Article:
The proportion of married people, especially among younger age groups, has been declining for decades. Between 1950 and 2000, the share of women 15-to-24 who were married plummeted to 16 percent, from 42 percent. Among 25-to-34-year-olds, the proportion dropped to 58 percent, from 82 percent.
“Although we can help people ‘do’ marriage better, it is simply delusional to construct social policy or make personal life decisions on the basis that you can count on people spending most of their adult lives in marriage,” said Professor Coontz, the author of “Marriage, a History: How Love Conquered Marriage.”
Besse Gardner, 24, said she and her boyfriend met as college freshmen and started living together last April “for all the wrong reasons” — they found a great apartment on the beach in Los Angeles.
“We do not see living together as an end or even for the rest of our lives — it’s just fun right now,” Ms. Gardner said. “My roommate is someone I’d be thrilled to marry one day, but it just doesn’t make sense right now.”
Ms. Crenshaw said that some of the women in her support group for divorced women were miserable, but that she was surprised how happy she was to be single again.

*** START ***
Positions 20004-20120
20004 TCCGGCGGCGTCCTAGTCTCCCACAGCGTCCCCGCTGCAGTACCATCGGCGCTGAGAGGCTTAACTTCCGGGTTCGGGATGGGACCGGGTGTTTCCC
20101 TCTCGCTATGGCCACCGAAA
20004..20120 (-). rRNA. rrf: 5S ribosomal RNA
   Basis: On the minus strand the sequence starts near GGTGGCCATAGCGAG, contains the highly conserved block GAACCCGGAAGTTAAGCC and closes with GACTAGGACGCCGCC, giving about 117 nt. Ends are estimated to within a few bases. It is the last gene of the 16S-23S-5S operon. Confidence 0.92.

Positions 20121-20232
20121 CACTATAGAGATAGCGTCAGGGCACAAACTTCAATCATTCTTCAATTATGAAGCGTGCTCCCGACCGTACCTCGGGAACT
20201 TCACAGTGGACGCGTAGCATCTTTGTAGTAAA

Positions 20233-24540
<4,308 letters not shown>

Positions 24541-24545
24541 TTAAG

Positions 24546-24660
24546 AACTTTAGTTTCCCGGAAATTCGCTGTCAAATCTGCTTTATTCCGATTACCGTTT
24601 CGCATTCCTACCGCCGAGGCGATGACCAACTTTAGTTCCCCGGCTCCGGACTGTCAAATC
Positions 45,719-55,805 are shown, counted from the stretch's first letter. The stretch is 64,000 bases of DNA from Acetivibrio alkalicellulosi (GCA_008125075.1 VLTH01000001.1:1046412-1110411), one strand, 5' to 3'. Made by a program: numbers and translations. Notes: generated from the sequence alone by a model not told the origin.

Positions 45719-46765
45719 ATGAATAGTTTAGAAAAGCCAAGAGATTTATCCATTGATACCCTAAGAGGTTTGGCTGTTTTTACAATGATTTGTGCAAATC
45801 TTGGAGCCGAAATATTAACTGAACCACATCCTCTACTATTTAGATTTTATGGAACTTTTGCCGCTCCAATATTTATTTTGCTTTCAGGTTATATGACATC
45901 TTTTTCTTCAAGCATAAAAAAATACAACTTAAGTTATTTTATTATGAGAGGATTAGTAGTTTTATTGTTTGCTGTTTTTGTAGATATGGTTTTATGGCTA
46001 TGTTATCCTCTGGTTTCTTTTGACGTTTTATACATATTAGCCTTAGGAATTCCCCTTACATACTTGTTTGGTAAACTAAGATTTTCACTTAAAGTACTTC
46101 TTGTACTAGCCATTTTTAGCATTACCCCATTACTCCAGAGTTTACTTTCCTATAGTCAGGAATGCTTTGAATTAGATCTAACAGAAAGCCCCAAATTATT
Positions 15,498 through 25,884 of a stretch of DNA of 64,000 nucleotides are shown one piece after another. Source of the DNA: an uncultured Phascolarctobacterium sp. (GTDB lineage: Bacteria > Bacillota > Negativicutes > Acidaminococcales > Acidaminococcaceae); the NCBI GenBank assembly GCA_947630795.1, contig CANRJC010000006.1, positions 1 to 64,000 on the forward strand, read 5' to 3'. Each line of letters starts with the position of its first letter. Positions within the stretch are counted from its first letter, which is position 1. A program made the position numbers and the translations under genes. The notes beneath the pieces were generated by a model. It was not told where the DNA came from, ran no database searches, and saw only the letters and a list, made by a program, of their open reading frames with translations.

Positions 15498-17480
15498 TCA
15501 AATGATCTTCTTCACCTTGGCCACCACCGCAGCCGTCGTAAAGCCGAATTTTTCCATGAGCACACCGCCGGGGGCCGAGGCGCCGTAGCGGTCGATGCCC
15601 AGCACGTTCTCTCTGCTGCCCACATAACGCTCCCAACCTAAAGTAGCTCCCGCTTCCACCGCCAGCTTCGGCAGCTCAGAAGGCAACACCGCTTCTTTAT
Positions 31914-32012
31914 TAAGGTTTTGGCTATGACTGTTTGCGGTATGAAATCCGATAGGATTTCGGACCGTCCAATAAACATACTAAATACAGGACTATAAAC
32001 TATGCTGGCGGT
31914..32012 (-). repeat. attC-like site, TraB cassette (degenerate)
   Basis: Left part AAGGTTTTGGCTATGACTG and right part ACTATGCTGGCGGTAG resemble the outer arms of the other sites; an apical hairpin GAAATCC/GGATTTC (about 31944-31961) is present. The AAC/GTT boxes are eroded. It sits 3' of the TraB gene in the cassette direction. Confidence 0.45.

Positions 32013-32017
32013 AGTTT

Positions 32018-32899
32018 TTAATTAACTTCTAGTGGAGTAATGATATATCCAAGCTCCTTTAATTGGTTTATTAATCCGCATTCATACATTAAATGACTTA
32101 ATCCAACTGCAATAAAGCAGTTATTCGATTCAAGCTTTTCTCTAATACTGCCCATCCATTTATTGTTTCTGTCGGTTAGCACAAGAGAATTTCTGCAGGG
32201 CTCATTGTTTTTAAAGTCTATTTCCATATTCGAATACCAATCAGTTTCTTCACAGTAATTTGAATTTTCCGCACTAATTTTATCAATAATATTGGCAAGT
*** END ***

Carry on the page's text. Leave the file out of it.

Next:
“That’s not how I grew up,” she said. “That’s not how society thinks. It’s a marriage culture.”
Elissa B. Terris, 59, of Marietta, Ga., divorced in 2005 after being married for 34 years and raising a daughter, who is now an adult.
“A gentleman asked me to marry him and I said no,” she recalled. “I told him, ‘I’m just beginning to fly again, I’m just beginning to be me. Don’t take that away.’ ”
“Marriage kind of aged me because there weren’t options,” Ms. Terris said. “There was only one way to go. Now I have choices. One night I slept on the other side of the bed, and I thought, I like this side.”
She said she was returning to college to get a master’s degree (her former husband “didn’t want me to do that because I was more educated than he was”), had taken photography classes and was auditioning for a play.
“Once you go through something you think will kill you and it doesn’t,” she said, “every day is like a present.”
Ariel Sabar, Brenda Goodman and Maureen Balleza contributed reporting.